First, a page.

Sunday, December 2, 2007

David Kirby

David Kirby is Robert O. Lawton Distinguished Professor of English at Florida State University.

His recent books include The House on Boulevard St.: New and Selected Poems (LSU Press) and an essay collection entitled Ultra-Talk: Johnny Cash, The Mafia, Shakespeare, Drum Music, St. Teresa Of Avila, And 17 Other Colossal Topics Of Conversation (University of Georgia Press).

His previous books include the poetry collections The Ha-Ha and The House of Blue Light. His poems have been published in Best American Poetry 2000 and 2001 and in Pushcart Prize XXV. He is a recipient of the Brittingham Prize in Poetry and a Guggenheim fellowship among other honors.

The House on Boulevard St. was a 2007 National Book Award Poetry Finalist. Craig Morgan Teicher interviewed Kirby about the collection and his poetry. Part of their dialogue:

CMT: Let’s talk about the book. You call these poems “memory poems”: they’re conversational, far reaching, witty, referencing all kinds of things, from Dante to whatever happens to be going on at the moment. How did you start writing this kind of poem?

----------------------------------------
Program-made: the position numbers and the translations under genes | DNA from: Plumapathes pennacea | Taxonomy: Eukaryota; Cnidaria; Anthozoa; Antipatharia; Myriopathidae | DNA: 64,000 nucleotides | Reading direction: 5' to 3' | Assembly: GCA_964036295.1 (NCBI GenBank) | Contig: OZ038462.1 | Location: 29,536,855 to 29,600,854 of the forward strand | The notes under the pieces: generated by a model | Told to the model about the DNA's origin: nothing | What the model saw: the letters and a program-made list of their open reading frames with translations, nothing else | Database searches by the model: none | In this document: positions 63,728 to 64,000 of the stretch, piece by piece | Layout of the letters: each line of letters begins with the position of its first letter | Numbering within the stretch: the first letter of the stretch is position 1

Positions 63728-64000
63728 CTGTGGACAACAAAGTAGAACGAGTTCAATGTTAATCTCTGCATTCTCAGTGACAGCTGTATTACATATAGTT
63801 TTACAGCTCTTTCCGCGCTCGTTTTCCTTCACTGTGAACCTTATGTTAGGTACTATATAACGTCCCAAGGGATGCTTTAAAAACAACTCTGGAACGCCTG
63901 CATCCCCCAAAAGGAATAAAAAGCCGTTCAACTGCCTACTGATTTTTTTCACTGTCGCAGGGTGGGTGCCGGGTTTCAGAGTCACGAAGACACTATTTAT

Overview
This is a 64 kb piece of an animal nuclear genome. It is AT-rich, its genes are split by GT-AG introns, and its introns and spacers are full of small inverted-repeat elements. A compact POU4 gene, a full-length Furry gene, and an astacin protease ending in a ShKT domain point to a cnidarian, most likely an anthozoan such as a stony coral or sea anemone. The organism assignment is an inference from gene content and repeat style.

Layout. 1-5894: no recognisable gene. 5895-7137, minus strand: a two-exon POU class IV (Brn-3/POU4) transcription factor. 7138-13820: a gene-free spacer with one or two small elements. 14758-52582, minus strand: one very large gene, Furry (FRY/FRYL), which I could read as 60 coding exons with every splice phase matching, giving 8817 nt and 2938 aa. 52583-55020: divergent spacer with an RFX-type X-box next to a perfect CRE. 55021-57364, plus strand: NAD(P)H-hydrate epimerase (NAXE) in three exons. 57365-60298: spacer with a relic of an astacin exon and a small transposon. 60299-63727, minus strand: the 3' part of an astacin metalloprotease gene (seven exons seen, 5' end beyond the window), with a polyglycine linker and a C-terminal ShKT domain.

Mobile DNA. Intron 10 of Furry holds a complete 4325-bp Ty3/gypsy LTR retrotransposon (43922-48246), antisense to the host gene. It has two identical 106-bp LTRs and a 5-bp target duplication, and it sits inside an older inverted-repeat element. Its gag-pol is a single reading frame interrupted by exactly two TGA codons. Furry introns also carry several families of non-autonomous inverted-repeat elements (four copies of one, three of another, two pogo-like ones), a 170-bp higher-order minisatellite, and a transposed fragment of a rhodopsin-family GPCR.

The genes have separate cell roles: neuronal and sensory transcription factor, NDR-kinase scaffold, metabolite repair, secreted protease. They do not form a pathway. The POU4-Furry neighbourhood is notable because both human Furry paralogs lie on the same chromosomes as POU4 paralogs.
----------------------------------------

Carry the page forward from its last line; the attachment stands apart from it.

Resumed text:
DK: I used to write what I called “2 by 4 look-out-the-window-poems”: you look out the window and see something and give your thoughts on it. That amused me for a while, but I knew I wanted to change. Meanwhile I’d grown up on a farm in south Louisiana, and my mother, who was born in 1902, was an old school farm girl in a rough part of the world. There were actually people on her family farm who had been born into slavery and were emancipated. There were voodoo elements and conjure people in the woods, people who could talk the warts off your hands for a nickel and that kind of thing. My mother was always a great story teller, and she passed on a love of stories to me. In addition to writing these “2 by 4” poems, I liked to tell stories and my wife, the poet Barbara Hamby, said, “you should turn these stories into nonfiction essays.” I kept thinking about that, then one day a light bulb ignited. I said, “ooh, why not combine the two, cut out the middle genre, nonfiction, and make the stories directly into poems.” Then I ran out of stories, and I realized I could either hold up liquor stores and have more stories or do something else. That’s when the poems became more braided, referring to high and pop culture and something I had for lunch.

Read the full interview, and learn more about the book.

--Marshal Zeringue